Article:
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In his Genealogy of Morals, Friedrich Nietzsche traces what he calls the “slave revolt in morality”, an episode of the “transvaluation of values” in which Western notions of “right” and “wrong” were inverted. As a consequence, the “master morality” of the Greco-Roman world (embodied in its epics) was replaced by the “slave morality” of Judeo-Christian world (embodied in its scriptures) and what was formerly “good” became “evil” and what was formerly “bad” became “good”. This lecture will apply Nietzsche’s paradigm to Beowulf — arguably a “Christian Viking” work about the “pagan Viking” past — in an effort both to better understand the poetic significance of the life and death of the great hero Beowulf and to assess the strengths and weaknesses of Nietzsche’s theory.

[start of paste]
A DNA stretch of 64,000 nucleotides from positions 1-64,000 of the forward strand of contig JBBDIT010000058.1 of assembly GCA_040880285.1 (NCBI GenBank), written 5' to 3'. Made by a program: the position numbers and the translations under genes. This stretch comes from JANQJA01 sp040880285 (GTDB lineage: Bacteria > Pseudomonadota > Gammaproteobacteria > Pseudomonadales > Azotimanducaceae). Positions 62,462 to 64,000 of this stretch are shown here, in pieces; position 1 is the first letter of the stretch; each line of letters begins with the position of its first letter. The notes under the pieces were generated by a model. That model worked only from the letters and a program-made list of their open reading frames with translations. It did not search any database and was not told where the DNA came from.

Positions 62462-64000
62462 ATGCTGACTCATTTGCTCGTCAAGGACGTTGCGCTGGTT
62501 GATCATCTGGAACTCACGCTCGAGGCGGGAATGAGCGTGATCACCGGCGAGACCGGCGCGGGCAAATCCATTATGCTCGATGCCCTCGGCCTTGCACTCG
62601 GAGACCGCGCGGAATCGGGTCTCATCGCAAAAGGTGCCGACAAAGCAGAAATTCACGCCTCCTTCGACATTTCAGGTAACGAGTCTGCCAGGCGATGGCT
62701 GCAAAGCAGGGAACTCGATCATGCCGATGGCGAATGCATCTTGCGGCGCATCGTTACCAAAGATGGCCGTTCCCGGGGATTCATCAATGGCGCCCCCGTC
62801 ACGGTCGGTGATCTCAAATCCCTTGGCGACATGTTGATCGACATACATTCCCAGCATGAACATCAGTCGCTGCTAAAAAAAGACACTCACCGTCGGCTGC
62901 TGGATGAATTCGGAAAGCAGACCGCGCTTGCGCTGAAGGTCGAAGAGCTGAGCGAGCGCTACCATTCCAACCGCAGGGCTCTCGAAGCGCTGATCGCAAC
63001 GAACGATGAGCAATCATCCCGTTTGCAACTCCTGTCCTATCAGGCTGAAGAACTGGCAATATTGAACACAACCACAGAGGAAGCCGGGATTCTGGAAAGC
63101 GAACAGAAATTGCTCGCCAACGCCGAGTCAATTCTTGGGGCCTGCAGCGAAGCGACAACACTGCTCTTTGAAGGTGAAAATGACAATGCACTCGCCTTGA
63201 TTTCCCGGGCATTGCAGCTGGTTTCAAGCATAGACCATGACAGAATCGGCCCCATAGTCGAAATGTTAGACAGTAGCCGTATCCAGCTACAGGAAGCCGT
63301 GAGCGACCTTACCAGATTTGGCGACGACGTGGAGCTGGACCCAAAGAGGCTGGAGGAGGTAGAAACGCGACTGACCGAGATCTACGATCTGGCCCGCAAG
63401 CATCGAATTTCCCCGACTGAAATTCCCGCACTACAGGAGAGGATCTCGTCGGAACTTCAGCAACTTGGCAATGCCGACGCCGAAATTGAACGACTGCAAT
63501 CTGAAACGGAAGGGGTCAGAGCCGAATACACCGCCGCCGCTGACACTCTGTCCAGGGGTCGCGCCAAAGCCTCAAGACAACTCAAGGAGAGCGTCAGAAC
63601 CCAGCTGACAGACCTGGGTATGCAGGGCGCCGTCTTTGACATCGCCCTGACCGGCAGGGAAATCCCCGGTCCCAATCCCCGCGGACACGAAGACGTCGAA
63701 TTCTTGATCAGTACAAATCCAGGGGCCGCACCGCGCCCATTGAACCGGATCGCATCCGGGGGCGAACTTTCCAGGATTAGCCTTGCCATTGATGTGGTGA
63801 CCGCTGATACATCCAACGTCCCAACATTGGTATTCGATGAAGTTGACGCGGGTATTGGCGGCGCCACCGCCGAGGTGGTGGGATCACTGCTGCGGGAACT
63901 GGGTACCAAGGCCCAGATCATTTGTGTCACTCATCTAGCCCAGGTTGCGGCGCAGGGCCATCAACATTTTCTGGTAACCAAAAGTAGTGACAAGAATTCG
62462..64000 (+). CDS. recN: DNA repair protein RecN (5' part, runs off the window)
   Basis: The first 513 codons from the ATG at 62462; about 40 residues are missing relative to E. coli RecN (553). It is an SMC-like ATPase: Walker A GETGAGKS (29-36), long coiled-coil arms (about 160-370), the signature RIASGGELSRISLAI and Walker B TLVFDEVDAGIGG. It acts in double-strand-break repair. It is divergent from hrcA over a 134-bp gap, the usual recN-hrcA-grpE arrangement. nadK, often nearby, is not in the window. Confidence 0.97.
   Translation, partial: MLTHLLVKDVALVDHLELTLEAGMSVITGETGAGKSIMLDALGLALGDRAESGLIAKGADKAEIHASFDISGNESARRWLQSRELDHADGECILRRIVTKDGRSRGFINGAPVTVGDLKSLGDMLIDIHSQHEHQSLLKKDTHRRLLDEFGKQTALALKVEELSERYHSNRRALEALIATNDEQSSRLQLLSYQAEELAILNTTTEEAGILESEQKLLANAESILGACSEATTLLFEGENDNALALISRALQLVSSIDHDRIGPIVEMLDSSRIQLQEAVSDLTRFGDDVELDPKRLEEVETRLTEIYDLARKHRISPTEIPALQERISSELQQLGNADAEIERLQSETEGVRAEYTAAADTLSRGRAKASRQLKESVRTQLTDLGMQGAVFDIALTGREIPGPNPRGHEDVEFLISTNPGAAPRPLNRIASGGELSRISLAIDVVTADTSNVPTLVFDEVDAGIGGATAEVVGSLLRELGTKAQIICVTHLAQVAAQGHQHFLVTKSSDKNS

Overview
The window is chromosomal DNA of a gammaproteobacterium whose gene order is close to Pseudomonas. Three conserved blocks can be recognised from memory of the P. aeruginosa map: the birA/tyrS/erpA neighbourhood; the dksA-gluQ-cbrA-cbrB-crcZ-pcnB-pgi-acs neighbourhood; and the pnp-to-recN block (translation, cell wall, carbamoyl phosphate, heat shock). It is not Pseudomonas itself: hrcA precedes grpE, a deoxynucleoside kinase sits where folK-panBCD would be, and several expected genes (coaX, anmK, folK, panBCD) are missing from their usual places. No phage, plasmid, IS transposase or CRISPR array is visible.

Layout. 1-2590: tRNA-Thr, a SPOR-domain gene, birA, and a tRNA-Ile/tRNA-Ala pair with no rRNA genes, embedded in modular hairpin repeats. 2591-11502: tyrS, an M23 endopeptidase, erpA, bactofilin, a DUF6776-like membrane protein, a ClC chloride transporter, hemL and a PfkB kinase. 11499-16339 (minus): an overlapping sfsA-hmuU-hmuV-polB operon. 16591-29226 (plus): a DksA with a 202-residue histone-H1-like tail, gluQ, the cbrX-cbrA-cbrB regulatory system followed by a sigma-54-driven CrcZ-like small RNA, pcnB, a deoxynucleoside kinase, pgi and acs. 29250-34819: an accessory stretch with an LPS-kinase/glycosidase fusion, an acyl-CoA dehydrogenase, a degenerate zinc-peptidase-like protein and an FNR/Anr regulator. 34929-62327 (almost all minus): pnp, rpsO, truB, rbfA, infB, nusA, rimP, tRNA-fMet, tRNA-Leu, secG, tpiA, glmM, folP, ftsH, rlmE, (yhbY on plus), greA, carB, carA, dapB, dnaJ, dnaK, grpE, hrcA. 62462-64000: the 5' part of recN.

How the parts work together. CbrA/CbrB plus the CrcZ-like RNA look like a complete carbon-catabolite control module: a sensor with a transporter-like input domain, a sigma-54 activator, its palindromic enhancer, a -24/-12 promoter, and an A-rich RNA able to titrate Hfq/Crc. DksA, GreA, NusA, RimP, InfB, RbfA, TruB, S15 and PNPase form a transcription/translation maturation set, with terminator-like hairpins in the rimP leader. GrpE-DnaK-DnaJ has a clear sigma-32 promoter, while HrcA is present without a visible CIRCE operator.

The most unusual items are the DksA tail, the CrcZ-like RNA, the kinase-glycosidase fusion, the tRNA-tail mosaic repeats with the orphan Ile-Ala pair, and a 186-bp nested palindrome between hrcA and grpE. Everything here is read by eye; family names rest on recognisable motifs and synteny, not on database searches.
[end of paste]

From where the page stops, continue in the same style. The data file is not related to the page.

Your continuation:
GIVEN: 26 OCTOBER 2013